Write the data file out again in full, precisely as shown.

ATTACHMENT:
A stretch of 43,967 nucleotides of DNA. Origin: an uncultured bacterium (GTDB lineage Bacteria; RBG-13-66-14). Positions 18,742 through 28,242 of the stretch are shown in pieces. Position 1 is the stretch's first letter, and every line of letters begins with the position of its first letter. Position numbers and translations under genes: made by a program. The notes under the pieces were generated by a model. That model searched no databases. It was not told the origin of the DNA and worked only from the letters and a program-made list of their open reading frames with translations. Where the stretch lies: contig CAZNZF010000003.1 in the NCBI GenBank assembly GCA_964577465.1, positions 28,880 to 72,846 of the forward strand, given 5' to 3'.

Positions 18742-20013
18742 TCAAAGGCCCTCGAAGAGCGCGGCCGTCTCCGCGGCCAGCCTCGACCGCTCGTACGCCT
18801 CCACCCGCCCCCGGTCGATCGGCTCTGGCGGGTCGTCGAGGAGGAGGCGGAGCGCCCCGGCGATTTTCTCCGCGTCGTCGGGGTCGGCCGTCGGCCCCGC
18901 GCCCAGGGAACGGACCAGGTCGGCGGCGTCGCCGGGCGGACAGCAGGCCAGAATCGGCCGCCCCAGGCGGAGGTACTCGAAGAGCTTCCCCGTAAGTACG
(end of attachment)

A stretch of 43,967 nucleotides of DNA. Origin: an uncultured bacterium (GTDB lineage Bacteria; RBG-13-66-14). Positions 18,742 through 28,242 of the stretch are shown in pieces. Position 1 is the stretch's first letter, and every line of letters begins with the position of its first letter. Position numbers and translations under genes: made by a program. The notes under the pieces were generated by a model. That model searched no databases. It was not told the origin of the DNA and worked only from the letters and a program-made list of their open reading frames with translations. Where the stretch lies: contig CAZNZF010000003.1 in the NCBI GenBank assembly GCA_964577465.1, positions 28,880 to 72,846 of the forward strand, given 5' to 3'.

Positions 18742-20013
18742 TCAAAGGCCCTCGAAGAGCGCGGCCGTCTCCGCGGCCAGCCTCGACCGCTCGTACGCCT
18801 CCACCCGCCCCCGGTCGATCGGCTCTGGCGGGTCGTCGAGGAGGAGGCGGAGCGCCCCGGCGATTTTCTCCGCGTCGTCGGGGTCGGCCGTCGGCCCCGC
18901 GCCCAGGGAACGGACCAGGTCGGCGGCGTCGCCGGGCGGACAGCAGGCCAGAATCGGCCGCCCCAGGCGGAGGTACTCGAAGAGCTTCCCCGTAAGTACG